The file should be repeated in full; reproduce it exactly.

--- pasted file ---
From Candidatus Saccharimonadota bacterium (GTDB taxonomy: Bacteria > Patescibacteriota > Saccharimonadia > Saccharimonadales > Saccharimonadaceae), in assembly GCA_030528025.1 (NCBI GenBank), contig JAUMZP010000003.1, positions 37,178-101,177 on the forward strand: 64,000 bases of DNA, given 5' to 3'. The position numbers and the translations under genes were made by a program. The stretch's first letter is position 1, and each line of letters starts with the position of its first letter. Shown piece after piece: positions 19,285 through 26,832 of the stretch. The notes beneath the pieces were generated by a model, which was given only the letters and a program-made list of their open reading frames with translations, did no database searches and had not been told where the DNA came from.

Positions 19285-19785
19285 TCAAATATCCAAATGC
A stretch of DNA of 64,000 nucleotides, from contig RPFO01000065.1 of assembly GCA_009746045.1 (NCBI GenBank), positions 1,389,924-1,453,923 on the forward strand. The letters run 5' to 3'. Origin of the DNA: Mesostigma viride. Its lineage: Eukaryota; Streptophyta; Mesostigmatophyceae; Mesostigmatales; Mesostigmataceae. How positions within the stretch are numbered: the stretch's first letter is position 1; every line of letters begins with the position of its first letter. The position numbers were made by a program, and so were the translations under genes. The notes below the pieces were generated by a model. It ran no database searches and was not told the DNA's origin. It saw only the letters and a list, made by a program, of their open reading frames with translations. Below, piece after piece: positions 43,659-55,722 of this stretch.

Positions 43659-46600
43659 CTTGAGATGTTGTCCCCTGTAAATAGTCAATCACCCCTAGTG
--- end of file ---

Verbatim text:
From Candidatus Saccharimonadota bacterium (GTDB taxonomy: Bacteria > Patescibacteriota > Saccharimonadia > Saccharimonadales > Saccharimonadaceae), in assembly GCA_030528025.1 (NCBI GenBank), contig JAUMZP010000003.1, positions 37,178-101,177 on the forward strand: 64,000 bases of DNA, given 5' to 3'. The position numbers and the translations under genes were made by a program. The stretch's first letter is position 1, and each line of letters starts with the position of its first letter. Shown piece after piece: positions 19,285 through 26,832 of the stretch. The notes beneath the pieces were generated by a model, which was given only the letters and a program-made list of their open reading frames with translations, did no database searches and had not been told where the DNA came from.

Positions 19285-19785
19285 TCAAATATCCAAATGC
A stretch of DNA of 64,000 nucleotides, from contig RPFO01000065.1 of assembly GCA_009746045.1 (NCBI GenBank), positions 1,389,924-1,453,923 on the forward strand. The letters run 5' to 3'. Origin of the DNA: Mesostigma viride. Its lineage: Eukaryota; Streptophyta; Mesostigmatophyceae; Mesostigmatales; Mesostigmataceae. How positions within the stretch are numbered: the stretch's first letter is position 1; every line of letters begins with the position of its first letter. The position numbers were made by a program, and so were the translations under genes. The notes below the pieces were generated by a model. It ran no database searches and was not told the DNA's origin. It saw only the letters and a list, made by a program, of their open reading frames with translations. Below, piece after piece: positions 43,659-55,722 of this stretch.

Positions 43659-46600
43659 CTTGAGATGTTGTCCCCTGTAAATAGTCAATCACCCCTAGTG